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  1. #1
    Join Date
    Mar 2011
    Posts
    4

    Default tube weld inspection

    Hey guys,

    Iím new to this forum, hoping you guys can help.
    I work for a race series in Canada where individuals can fabricate and weld their own roll cages. So the cage builder may or may not be a professional welder.
    In the past we only asked the following with respect to welding.

    Guidance on welding:
    All welding must be of the highest possible quality with full penetration and preferably using a gas shielded arc. They must be carried out along the whole perimeter of the tube. Although good external appearance of a weld does not necessarily guarantee its quality, poor looking welds are never a sign of good workmanship.

    So our only method for checking quality of welding is by visual inspection.

    Iím looking at possibly having the cage builder submit a sample of their welding to a professional inspection facility to ensure that the builder knows how to do proper welds. I know this doesnít ensure that all welds on the cage are done right, but itís a step forward in ensuring the cages are better built.

    The sample would be two pieces of 1.75"x.095" ERW or DOM mild steel tubing welded in a T shape.

    What I need to know is what kind of inspection should be done to ensure that this sample piece is properly welded?

    Thanks,
    Darryl

  2. #2
    Join Date
    Jan 2009
    Location
    Whitehorse, Yukon
    Posts
    279

    Default

    Short of destructive testing? I would say a Mag-Particle test would be a good starting point.
    For a destructive test maybe two tube intersections (to form a cross, 2 tubes-- one coped into either side of a parent tube) so that a tensile test may be performed.

    Sonic testing and/or x-ray may be valid tests as well-- AWS 17 (aerospace) consists of 2- 1 1/8" tubes (have to be at least .063" wall thick.) butt welded in the 6G position. It's an x-ray test.
    Last edited by wronghand; 03-31-2011 at 08:58 PM.
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  3. #3
    Join Date
    Mar 2011
    Posts
    4

    Default

    Thanks for the reply.

    I'm thinking that a tension test may be the way to go.

  4. #4
    Join Date
    Sep 2005
    Location
    Evansville, IN
    Posts
    2,348

    Default

    A penetrant test kit with UV lamp and a set of glasses would run you a couple hundred bucks and do a fine job on the road or at track testing. Other than that requiring a person to do a sample on site and certify the person as opposed to the particular piece.

    Visual has always been acceptable on the majority of offroad series that I am aware of since the most prevalent participants are average ordinary guys with weekend exposure.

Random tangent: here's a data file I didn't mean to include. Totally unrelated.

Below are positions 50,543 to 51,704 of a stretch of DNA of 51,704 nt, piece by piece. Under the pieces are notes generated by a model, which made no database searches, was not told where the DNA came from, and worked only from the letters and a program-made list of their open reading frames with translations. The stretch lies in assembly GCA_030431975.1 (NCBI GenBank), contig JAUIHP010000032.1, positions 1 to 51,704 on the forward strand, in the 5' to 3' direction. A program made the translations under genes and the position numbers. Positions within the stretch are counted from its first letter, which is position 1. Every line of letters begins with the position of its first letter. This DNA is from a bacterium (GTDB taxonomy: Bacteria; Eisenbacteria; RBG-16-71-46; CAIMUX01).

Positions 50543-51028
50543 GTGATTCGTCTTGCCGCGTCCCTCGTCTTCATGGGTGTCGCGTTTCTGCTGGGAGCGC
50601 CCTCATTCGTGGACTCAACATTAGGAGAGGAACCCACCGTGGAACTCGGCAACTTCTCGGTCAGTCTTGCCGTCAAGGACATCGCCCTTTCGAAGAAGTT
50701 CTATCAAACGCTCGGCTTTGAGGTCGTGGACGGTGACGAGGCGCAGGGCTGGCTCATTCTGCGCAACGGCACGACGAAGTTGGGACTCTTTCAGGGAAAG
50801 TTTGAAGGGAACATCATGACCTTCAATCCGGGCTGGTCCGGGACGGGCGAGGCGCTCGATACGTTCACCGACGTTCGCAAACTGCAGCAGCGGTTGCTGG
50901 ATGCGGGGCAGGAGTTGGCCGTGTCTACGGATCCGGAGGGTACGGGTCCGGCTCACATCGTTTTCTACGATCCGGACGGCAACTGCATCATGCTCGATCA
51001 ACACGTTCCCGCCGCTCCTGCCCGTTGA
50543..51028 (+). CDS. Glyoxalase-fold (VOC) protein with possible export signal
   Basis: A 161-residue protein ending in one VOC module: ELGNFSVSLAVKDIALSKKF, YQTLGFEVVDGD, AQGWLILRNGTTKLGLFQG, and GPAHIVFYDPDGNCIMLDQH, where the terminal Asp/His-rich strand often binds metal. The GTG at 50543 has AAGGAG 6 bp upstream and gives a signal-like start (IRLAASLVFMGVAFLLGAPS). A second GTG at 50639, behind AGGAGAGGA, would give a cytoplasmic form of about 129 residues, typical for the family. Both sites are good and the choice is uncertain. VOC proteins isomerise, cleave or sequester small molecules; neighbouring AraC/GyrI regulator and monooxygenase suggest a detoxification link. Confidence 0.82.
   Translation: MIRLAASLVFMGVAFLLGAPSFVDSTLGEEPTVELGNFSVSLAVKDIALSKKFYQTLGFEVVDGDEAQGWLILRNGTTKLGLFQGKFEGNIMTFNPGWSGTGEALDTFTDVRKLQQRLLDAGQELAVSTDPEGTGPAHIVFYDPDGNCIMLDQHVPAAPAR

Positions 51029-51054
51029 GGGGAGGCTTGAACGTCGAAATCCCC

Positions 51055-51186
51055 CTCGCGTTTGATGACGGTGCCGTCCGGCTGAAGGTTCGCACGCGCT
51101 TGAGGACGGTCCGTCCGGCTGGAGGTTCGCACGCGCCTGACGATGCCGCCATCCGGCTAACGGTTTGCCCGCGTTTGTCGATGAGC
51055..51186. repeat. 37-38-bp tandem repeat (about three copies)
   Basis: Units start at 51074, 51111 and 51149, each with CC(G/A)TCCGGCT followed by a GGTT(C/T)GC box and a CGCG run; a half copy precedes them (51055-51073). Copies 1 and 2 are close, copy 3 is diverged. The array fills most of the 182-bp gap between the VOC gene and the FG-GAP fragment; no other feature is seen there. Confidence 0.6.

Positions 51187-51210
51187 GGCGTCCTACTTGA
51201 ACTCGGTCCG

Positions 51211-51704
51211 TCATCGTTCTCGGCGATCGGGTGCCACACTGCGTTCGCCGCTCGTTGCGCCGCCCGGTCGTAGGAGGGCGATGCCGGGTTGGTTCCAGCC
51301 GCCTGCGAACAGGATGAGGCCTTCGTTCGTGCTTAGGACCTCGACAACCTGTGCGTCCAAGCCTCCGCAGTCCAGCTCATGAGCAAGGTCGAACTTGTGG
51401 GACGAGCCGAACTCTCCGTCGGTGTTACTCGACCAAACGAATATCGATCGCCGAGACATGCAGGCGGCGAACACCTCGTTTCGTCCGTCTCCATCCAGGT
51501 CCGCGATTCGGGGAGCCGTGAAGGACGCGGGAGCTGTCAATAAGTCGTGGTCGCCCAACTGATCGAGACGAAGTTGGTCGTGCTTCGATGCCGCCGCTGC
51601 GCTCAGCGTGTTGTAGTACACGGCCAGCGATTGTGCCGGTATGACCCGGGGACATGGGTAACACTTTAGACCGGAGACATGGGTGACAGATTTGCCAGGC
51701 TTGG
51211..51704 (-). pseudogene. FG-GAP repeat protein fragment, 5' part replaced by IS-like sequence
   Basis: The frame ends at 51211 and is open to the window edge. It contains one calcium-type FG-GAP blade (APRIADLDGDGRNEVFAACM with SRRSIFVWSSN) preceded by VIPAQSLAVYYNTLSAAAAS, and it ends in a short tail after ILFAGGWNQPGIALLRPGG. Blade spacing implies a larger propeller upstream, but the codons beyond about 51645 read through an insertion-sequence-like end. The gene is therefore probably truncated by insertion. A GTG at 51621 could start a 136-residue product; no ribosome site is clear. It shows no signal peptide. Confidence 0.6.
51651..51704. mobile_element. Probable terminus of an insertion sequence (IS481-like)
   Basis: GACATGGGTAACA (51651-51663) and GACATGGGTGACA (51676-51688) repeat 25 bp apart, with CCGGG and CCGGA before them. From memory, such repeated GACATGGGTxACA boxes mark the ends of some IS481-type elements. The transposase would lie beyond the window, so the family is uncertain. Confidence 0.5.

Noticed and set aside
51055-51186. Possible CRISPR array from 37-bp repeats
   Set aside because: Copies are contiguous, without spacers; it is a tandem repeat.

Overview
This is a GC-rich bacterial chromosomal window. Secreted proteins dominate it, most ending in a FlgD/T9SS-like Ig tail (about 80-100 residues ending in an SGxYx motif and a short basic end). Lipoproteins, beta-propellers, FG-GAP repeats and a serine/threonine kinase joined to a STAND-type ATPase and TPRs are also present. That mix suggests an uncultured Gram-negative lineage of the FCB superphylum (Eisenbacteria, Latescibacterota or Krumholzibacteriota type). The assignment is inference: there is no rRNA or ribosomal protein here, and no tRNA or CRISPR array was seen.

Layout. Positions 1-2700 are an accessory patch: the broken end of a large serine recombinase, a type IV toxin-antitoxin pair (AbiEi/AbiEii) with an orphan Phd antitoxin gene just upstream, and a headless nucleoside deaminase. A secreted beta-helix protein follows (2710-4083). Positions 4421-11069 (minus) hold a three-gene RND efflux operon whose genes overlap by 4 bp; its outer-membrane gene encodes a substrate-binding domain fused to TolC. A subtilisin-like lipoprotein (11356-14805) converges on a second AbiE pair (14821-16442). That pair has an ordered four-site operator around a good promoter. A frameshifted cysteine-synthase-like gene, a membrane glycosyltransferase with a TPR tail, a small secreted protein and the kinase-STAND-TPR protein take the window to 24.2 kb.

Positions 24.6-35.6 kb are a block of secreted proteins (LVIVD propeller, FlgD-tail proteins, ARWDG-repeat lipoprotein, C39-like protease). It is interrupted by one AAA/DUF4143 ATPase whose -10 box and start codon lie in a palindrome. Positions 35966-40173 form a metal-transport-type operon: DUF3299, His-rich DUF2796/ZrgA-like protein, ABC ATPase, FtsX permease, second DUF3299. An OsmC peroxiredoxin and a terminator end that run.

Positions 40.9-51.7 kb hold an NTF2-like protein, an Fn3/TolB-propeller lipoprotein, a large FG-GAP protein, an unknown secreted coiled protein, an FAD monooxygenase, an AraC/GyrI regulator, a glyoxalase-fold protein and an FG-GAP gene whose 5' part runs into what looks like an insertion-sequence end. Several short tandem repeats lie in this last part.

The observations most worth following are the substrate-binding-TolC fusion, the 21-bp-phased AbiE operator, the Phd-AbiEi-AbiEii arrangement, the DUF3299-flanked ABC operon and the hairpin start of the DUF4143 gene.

Open wheel racing on the otherhand has a different deal since the G force loads and such endanger spectators they generally have high percentages of the car x-ray certified.

    These are two extreme ends of the racing gammut, where yours falls only you can decide. I would say a visual and then any conspicuous welds do a penetrant test on, the later being strictly a pass or fail!

    Peace,
    Paul

  5. #5
    Join Date
    Mar 2011
    Posts
    4

    Default

    thanks, I'll do some reading on UV penetrant testing.

  6. #6
    Join Date
    Mar 2009
    Location
    Corona, CA
    Posts
    213

    Default

    For your reading pleasure, you might also pick up a copy of the SCCA and/or NASA tech inspection sheets. You may also have a better response on either of those websites when it comes to inspecting cages as well.

    One thing we (the shop I used to work for) always looked for was a cold weld. If you saw boogers, grind marks, saggy welds, or just looked plain cold, it was party time with a grinder.

    Hopefully you find what you are looking for, best of luck on staying safe!
    Precision is only as important as the project...if you're building a rocket ship...1/64" would matter. If you're building a sledgehammer...an 1/8" probably wont.

  7. #7
    Join Date
    Apr 2011
    Posts
    11

    Default

    I too am involved in a racing organization and am involved in the making and policing of the rules(head tech). We were informed many years ago by attorneys to be very careful about how we mandated/policed things such as roll cages, safety harness',and such. We only "recommend" as to avoid being sued for not protecting them against themselves. By having welders submit their work to be inspected if there is a catastrophic failure, a slick attorney will grab the case and will sue any one involved.

  8. #8
    Join Date
    Mar 2011
    Posts
    4

    Default

    thanks for the reply.
    Our rules specify certian FIA standards. This helps with the liability issue.

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